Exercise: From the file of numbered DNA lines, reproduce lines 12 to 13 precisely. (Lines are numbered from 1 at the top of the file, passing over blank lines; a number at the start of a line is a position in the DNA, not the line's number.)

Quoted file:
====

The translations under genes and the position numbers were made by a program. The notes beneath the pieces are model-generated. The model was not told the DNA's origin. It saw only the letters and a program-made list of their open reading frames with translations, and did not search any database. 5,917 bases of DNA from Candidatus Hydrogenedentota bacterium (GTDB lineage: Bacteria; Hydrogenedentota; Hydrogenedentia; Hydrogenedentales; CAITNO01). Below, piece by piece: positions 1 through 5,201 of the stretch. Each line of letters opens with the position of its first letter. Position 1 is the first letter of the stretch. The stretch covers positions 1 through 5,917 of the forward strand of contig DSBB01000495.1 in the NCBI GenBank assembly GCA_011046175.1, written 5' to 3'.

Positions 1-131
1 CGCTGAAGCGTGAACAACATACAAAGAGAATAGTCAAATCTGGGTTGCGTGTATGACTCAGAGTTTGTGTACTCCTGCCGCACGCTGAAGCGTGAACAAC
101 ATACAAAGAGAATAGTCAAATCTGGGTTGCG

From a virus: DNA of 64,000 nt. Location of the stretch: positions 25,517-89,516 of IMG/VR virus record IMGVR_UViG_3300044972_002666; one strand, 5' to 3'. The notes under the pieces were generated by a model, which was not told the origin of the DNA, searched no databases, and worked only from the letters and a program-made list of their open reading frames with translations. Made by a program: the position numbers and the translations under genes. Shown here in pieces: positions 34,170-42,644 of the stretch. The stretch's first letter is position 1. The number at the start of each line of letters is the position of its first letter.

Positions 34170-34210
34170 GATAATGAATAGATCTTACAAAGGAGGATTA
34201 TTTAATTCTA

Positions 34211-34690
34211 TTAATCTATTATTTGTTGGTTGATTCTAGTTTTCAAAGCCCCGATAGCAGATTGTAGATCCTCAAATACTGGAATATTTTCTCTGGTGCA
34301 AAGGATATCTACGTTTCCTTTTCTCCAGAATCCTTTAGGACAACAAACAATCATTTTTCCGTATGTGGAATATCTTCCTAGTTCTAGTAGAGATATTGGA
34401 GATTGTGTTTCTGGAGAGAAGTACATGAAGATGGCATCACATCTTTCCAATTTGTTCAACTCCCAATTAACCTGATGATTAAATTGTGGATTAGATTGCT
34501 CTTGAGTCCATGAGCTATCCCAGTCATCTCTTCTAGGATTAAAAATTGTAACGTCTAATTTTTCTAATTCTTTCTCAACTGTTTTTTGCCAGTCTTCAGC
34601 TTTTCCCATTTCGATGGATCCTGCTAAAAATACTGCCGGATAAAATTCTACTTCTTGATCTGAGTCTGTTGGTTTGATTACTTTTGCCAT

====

34401 GATTGTGTTTCTGGAGAGAAGTACATGAAGATGGCATCACATCTTTCCAATTTGTTCAACTCCCAATTAACCTGATGATTAAATTGTGGATTAGATTGCT
34501 CTTGAGTCCATGAGCTATCCCAGTCATCTCTTCTAGGATTAAAAATTGTAACGTCTAATTTTTCTAATTCTTTCTCAACTGTTTTTTGCCAGTCTTCAGC